Goodwill can be broken down into two subsets components; Commercial Goodwill, the perceived value of the various intangible assets that can be directly linked and tied to the business and Personal Goodwill which represents the value the current owner brings to the business based on their skill set, reputation, and expertise. Personal Goodwill is generally not considered to be transferable and would be represented as a diminishing or depreciating value according to the level of involvement the original owner has in the company upon transfer of ownership. It is not considered a saleable value unless otherwise demonstrated in the Commercial Goodwill.
Key Principles of Valuation
Considerations made during the valuation process include:
- Value is Future-Oriented in that valuation is generally determined by the expected benefits and cash flow an asset, such as a business, can generate in the future.
- Valuation is Specific to a Point-In-Time and is determined having considered facts known and expectations made only then. In the context of family law, this is commonly applied to the critical dates being the date of marriage and the date of separation where asset valuations must be considered at each of these different points in time.
- Commercial Value vs. Non-Commercial Value applies to the transferability of assets where the commercial value is the transferable value, and the non-commercial value is the value to the owner.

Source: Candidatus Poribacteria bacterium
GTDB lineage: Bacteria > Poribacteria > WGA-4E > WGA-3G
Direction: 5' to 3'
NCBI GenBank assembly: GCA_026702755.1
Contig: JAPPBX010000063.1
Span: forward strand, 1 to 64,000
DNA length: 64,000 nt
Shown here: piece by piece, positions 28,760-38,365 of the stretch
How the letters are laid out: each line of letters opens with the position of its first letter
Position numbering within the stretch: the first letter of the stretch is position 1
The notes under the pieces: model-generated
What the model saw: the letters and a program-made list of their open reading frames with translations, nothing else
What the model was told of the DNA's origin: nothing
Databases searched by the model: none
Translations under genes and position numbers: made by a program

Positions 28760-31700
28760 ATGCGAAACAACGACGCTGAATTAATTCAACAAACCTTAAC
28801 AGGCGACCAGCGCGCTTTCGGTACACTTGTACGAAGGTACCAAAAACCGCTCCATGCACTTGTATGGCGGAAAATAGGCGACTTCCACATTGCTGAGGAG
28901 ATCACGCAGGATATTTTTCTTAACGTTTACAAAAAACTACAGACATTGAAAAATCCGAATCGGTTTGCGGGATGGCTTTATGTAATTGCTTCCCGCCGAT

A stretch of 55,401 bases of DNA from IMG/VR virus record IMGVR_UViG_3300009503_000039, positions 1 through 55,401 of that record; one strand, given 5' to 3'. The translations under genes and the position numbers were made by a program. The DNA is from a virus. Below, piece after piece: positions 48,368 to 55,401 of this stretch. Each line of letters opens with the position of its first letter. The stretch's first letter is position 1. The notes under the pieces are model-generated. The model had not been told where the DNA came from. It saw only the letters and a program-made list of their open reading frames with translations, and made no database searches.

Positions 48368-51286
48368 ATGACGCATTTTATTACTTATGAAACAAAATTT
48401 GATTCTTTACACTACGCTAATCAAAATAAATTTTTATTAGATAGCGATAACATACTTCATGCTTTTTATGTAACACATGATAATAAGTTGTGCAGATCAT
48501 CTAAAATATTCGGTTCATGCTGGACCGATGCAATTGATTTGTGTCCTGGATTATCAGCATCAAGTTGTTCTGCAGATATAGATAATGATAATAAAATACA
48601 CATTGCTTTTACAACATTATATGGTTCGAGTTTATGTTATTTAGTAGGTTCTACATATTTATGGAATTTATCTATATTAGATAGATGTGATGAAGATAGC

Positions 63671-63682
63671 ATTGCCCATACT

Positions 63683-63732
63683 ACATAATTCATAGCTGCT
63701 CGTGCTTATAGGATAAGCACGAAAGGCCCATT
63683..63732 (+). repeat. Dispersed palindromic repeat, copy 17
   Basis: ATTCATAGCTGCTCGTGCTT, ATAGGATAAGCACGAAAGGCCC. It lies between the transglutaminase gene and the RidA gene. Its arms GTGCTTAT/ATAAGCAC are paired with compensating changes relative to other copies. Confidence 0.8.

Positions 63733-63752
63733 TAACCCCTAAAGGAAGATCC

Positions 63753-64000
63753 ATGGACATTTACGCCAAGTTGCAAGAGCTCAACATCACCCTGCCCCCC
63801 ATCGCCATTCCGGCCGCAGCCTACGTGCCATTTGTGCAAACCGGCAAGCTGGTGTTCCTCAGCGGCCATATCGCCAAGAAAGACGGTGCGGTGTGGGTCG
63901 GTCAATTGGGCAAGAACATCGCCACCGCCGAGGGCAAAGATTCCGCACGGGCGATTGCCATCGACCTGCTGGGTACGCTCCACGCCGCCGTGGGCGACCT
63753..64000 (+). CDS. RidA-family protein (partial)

- Market-dependent valuation refers to the consideration of economic conditions (boom, bust, or recession) in which the sale or transfer of the asset is occurring in. Investment alternatives regarding rates of return and risk profiles are also factored into the valuation.
Once you have determined a business valuation is necessary, there are three types of valuation reports to choose from under the reporting standards of the CBV Institute. A Calculation Valuation Report, an Estimate Valuation Report, and a Comprehensive Valuation Report. The level of valuation report you require depends on the scope and level of analysis required for the use of the report.
The Calculation Valuation Report offers a high-level analysis. This report offers users a conclusion based on a minimal review, investigation, vetting of assumptions, and often more reliance on management representation. There is little corroboration of information, and thus this report provides a conclusion with the least amount of comfort. It does provide the user with a general sense of value and is generally suitable for certain income tax planning, management and shareholder planning purposes, or where a high-level perspective is beneficial without incurring significantly higher costs associated with the other two reports. Calculation Valuation Reports are occasionally used in certain circumstances for family law but are generally not recommended.